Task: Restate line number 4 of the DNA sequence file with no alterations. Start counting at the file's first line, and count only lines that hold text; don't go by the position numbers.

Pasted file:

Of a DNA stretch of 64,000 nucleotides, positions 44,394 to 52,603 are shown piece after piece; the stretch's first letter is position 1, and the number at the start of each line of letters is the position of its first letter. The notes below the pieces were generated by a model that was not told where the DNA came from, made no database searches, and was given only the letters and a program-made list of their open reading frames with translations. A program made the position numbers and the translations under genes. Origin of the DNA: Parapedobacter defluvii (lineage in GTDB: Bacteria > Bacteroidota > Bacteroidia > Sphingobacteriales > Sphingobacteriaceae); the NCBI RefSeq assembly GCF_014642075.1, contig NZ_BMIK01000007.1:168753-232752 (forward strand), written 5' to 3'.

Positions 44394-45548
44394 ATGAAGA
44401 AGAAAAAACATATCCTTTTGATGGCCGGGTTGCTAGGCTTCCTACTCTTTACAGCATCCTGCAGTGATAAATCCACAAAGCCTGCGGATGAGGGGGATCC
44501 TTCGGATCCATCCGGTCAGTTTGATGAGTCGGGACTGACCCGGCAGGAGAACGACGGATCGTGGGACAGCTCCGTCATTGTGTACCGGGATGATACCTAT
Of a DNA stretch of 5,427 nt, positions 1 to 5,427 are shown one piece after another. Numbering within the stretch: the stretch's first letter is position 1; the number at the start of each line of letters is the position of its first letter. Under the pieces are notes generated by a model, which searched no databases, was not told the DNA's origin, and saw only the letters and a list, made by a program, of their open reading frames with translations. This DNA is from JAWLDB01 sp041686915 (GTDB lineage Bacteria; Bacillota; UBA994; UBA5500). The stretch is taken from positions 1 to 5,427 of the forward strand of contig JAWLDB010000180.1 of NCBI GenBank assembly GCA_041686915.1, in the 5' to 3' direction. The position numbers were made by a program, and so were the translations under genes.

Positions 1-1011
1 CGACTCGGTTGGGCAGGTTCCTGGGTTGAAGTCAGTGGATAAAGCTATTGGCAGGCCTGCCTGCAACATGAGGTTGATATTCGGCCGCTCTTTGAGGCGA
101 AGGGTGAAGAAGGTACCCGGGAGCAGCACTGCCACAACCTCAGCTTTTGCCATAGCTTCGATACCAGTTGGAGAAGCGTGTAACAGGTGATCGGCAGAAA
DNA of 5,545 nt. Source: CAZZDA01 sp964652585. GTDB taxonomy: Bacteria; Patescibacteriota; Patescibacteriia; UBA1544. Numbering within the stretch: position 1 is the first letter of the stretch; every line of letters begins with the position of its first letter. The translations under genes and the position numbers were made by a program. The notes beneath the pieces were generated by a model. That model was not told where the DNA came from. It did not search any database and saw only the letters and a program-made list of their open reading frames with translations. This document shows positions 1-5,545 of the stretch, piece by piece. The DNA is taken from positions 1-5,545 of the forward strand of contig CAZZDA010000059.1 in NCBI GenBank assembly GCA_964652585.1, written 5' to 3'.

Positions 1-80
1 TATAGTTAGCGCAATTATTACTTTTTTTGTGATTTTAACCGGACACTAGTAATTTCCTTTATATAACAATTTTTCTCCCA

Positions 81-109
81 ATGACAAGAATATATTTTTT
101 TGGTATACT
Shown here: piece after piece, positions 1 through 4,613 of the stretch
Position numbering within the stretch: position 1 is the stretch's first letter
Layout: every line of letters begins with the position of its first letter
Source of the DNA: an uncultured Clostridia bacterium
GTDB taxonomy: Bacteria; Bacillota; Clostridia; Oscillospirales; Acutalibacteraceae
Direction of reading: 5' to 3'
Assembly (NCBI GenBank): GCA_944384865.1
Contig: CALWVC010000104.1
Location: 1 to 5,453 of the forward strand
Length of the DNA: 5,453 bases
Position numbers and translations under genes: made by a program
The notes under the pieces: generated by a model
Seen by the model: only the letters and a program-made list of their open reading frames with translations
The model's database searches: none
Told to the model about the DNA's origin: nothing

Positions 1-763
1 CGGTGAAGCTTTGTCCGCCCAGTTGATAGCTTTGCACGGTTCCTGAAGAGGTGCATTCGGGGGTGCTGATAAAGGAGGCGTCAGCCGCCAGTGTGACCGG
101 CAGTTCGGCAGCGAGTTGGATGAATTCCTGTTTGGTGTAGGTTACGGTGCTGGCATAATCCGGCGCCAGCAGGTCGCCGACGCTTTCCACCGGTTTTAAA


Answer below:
44401 AGAAAAAACATATCCTTTTGATGGCCGGGTTGCTAGGCTTCCTACTCTTTACAGCATCCTGCAGTGATAAATCCACAAAGCCTGCGGATGAGGGGGATCC